Mark opened a browser-- the first time I'd seen an internet browser-- and ran a search. Within a minute, we had the lyrics, which he printed up for me.

I was hooked. Pretty soon, I was hooked up too, through Tezcat, a long-gone local ISP. Over the years, I was able to get books and music I'd been looking for forever. I found long-lost friends and was able to keep in much better touch with friends and family. I pay my bills online, email back and forth with people, check my bank account, and a bunch of things. I did most of my Christmas shopping online. I rent movies through Netflix, and will soon try their streaming. I bought the textbook and dissection kit I needed for my Anatomy class online. I started Facebooking recently, and was rewarded with contact with another wave of people I'd long given up hope of finding. My home phone service is over the internet, through Vonage.

When Mark, the guy who'd gotten me onto the internet, was killed in a robbery a few years ago, I first found out through an email. We set up a Yahoo group to disseminate information about his funeral, dealing with his estate and progress in his case. He would have found it amusing and ironic.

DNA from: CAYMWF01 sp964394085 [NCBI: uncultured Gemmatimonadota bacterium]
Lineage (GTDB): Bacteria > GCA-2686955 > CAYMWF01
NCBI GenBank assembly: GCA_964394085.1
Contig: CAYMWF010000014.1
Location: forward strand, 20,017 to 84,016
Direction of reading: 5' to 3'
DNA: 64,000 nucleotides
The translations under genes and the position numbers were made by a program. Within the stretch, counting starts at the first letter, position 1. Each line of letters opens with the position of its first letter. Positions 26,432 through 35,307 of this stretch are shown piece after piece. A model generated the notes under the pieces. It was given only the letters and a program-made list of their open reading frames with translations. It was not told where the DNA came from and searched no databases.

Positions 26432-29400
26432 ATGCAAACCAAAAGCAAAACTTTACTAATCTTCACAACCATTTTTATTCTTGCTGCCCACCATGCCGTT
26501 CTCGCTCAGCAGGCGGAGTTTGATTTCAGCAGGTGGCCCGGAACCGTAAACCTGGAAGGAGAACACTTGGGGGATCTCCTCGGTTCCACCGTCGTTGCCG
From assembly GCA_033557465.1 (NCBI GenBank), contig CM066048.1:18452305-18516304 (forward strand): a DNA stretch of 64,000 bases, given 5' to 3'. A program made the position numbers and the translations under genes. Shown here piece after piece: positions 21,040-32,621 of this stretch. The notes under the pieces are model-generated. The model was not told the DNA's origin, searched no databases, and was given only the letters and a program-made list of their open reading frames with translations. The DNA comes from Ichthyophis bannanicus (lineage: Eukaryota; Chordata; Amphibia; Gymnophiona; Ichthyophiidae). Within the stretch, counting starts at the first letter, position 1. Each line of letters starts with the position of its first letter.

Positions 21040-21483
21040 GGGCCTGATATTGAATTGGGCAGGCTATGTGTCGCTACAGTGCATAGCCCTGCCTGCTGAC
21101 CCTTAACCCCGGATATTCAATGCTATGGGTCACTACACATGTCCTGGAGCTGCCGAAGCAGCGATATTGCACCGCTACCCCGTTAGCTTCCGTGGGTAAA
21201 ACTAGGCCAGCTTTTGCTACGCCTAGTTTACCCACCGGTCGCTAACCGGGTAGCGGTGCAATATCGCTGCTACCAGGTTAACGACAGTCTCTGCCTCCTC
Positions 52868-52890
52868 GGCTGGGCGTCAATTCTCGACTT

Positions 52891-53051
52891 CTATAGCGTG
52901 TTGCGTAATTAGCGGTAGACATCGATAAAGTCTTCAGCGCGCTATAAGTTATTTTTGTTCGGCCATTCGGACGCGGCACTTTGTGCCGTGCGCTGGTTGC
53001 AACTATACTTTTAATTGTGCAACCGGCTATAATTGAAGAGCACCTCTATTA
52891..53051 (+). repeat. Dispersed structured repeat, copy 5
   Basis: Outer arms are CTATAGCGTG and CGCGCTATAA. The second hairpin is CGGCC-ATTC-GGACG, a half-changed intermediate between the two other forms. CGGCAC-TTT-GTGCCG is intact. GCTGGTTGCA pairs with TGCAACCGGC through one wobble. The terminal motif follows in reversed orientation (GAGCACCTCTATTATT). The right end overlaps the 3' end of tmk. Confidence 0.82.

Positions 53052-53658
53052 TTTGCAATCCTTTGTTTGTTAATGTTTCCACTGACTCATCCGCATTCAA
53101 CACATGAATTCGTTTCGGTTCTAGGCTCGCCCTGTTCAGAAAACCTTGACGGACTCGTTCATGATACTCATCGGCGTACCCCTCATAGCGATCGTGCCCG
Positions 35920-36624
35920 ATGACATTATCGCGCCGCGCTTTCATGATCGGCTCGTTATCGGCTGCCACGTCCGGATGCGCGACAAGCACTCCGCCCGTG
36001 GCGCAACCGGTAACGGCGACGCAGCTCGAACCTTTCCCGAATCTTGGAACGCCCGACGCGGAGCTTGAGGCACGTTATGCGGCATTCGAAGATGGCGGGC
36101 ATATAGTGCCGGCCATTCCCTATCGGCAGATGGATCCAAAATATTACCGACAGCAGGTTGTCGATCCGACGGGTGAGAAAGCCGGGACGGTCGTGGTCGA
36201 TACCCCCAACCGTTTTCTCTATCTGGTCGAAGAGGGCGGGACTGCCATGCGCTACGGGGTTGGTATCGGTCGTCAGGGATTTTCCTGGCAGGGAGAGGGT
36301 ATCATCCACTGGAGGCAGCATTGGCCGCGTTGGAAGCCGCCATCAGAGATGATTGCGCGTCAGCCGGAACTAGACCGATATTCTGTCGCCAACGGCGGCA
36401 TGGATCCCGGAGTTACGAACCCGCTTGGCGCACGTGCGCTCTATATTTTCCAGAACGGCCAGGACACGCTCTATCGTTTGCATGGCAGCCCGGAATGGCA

The internet has changed things, especially newspapers. As someone I knew who was in sales of newspaper ads said, how do I sell an ad in a newspaper when people can use Craigslist for free? In the old days, newspapers were filled with classified ads, which were their bread and butter. Ad revenues have plummeted catastrophically. Major newspapers are in trouble-- this has affected close friends of mine. Even today, the New York Times had an article about how the venerable institution the San Francisco Chronicle is in deep trouble.